To bridge the gap in the translation of brand strategy to creative messaging requires the archetypes of the engineer, economist and artist working in harmony.
The intersection of brand strategy and creative messaging is an activity where many CEOs and their brand management teams struggle.
Developing brand strategy is a top-down introspective process driven by a business strategy, while messaging and creative expression is a downstream activity centered in tactical marketing communications.
In many organizations, these two disciplines occupy different levels on the value chain. It should be no surprise that one can easily conclude the articulation of brand strategy often gets lost in its creative translation.
Brand strategy is not marketing.
Brand strategy can’t be created from the outside in. Brand strategy is not a decorative or promotional process either.
All leading brands represent a single, compelling unifying principle that drives business performance from the inside out. Brand strategy illuminates the brand’s behavior in every internal action taken by stakeholders, and in all the mental and physical interactions customer/consumer’s experience.
Strategy and messaging are two sides of a coin. Translating brand strategy into creative messaging is a complex process. To be effective, the process requires more than a thoughtful “hand-off” between left-brainers and right brainers.
It’s too messy with lots of moving parts. When markets change in six-month increments, something more transcendent is required to close the gap.
Creative briefs insure creative block.
The default tool for aligning the imperatives of brand strategy to a creative messaging platform is the Creative Brief. We’ve all written them, read them and ignored them.
No doubt, the creative brief is a useful tool if your plan is to simply provide the descriptive criteria for directing your “creative partners” to make marketing stuff and deliver it through media channels and physical touch points.
A creative brief, no matter how well structured and written, doesn’t always insure clarity in translating the essence of brand strategy into effective brand messaging. In fact, I suggest most creative briefs are an impediment to the process. Here’s why:
Brand managers and agency account planners (generally the authors) are tactics driven.
That’s because 80% of the daily processes within marketing departments and their ad agencies are based in tactics and project management.
Creative Briefs tend to be control documents, rather than a forum for gathering inspirational ideas. Brand managers and their communication partners focus on the best way to manage process within the tight budgets they have been allocated.
They usually aren’t thinking long-term when at the crossroads of strategic and creative decision-making. They’re focused on getting a job done (on-time and on-budget). Add the changing priorities of executive management into the mix, and it’s easy to see how messy creative briefs can be to create and implement.
Creative professionals (the receivers) have different motivations and definitions of successful outcomes (things like winning awards, peer acceptance, career advancement).
Creative people typically seem more focused on what’s cool in the culture first and foremost. They draw inspiration from artful execution. By nature, creative people are style, technique and craft driven.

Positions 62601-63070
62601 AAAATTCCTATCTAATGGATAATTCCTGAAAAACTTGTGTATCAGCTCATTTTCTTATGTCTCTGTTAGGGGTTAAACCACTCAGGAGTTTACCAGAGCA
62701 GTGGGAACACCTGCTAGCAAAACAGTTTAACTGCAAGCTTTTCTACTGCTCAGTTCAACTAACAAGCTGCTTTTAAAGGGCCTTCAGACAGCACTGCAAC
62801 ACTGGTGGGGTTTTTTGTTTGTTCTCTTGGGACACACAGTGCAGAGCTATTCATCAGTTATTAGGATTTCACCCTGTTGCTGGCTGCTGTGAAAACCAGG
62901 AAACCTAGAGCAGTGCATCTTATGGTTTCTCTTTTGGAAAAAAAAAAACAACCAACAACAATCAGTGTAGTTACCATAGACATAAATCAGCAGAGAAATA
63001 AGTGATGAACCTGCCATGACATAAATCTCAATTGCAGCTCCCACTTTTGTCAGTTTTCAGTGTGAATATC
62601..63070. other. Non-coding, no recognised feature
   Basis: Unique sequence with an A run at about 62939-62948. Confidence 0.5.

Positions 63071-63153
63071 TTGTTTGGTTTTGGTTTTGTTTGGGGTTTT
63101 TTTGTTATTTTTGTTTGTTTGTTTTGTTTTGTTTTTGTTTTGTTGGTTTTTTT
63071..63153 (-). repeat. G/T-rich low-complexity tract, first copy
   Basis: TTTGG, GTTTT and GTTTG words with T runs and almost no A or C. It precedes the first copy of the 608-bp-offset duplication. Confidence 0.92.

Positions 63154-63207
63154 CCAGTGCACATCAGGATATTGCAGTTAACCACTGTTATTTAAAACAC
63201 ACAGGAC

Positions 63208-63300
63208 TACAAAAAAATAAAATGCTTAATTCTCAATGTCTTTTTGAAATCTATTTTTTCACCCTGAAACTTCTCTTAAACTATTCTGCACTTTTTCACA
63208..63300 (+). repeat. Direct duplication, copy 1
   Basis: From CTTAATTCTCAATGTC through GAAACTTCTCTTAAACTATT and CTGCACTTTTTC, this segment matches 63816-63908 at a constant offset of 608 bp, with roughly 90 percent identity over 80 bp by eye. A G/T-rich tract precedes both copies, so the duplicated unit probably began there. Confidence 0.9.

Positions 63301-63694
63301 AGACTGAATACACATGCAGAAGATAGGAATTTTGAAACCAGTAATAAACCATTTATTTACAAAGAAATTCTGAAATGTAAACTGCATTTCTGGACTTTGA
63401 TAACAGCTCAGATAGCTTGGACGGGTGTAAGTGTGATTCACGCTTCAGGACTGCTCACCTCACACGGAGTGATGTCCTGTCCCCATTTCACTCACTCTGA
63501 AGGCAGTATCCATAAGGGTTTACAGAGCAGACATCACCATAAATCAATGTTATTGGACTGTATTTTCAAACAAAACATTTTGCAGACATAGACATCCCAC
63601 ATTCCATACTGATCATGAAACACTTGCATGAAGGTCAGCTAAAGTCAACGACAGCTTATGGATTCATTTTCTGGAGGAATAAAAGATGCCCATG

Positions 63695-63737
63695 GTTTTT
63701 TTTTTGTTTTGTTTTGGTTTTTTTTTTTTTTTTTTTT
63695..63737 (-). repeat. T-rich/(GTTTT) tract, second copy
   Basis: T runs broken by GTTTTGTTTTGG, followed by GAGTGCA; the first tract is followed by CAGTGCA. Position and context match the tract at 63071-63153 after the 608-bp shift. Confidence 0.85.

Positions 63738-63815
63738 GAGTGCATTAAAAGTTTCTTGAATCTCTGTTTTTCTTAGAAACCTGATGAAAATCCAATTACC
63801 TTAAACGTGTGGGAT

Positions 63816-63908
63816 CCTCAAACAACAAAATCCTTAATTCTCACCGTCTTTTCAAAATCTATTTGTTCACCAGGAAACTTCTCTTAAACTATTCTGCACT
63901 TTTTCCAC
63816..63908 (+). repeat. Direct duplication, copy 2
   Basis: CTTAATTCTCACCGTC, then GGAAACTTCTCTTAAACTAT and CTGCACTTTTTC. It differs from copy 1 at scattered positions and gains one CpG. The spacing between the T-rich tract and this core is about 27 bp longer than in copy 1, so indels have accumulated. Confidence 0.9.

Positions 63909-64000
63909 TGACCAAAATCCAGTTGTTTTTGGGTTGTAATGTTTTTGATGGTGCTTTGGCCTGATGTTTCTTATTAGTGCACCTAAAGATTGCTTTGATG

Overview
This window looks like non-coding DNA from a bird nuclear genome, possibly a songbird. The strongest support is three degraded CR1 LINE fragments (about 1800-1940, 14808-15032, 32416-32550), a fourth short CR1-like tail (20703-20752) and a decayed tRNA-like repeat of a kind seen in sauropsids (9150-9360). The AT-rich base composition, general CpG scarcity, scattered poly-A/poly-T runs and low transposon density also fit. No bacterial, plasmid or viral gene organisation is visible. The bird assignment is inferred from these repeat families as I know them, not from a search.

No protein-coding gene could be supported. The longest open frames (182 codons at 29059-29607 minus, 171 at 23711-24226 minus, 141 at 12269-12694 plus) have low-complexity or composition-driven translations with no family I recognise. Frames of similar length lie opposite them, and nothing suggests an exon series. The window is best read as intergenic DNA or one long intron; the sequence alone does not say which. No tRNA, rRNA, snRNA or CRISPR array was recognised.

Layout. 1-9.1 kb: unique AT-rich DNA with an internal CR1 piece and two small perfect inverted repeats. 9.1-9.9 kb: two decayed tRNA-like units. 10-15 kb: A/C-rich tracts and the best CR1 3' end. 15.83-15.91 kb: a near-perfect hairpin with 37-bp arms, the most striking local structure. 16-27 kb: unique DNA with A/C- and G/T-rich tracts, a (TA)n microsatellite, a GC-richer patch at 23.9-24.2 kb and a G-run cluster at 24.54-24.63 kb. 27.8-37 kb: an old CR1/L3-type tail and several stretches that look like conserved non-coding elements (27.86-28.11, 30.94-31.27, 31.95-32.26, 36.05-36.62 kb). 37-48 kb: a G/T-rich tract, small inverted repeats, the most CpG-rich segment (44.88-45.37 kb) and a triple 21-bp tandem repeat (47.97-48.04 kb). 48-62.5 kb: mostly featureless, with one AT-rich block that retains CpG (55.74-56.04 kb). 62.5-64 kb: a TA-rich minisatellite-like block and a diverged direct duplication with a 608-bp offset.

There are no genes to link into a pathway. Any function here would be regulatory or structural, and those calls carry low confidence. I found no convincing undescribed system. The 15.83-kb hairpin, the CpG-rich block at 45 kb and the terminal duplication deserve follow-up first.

For creative types, data is dry and not very interesting. There’s a built in bias to discount left-brain imperatives. And heaven forbid you place boundaries and restrictions on their creativity by adherence to a long, highly detailed creative brief.
Brand management need a more perfect union.
In my many years of strategic and creative consulting, I’ve found there are three “thinking” archetypes that must work in harmony if your translation from brand strategy to creative messaging will ring true and clear for all concerned.
They are the engineer, the economist and the artist.
Managing the translation of brand strategy and creative messaging is a delicate process of allowing the polarized thinking styles of the engineer, economist and artist to come together as an integrated force giving voice to brands that will create the bigger futures every one desires.
People within the diverse functional disciplines of product development, manufacturing, finance, marketing, sales and HR need to come together in a more perfect union of artist, economist and engineer thinking.
These thinking archetypes form the quintessential three legs of the stool that comprise the fullest expression of your brand aligned to its unifying strategic principle.
However, to design the stool, requires yet another thinking style that organizes the full value of the other three– the architect.
In my view, brand owners must learn to become “brand architects”– integrating their diverse organizational disciplines to harness their collective power to better manage materials, data, money and creativity when at the crossroads of strategic and creative decision-making.
In effect, thinking like an architect will enable your brand management team to design an enduring structure to bridge brand strategy and brand messaging in ways that don’t look, feel, sound or smell like marketing.
Through the archetype of the “architect”, the translation of brand strategy into compelling brand messaging becomes a more inclusive, elegant, transparent and well designed process.
Like any good architect, designing a grand brand cathedral, concern for the integrity of brand materials (engineer), the rigor of brand metrics (economist), and the beauty of the brand stories (artist) are all necessary elements for the design of the far greater whole.
It takes an architect to vision and build the elegant structure of an enduring brand. Without the vision of an architect, everything else is just bricks in a wall.
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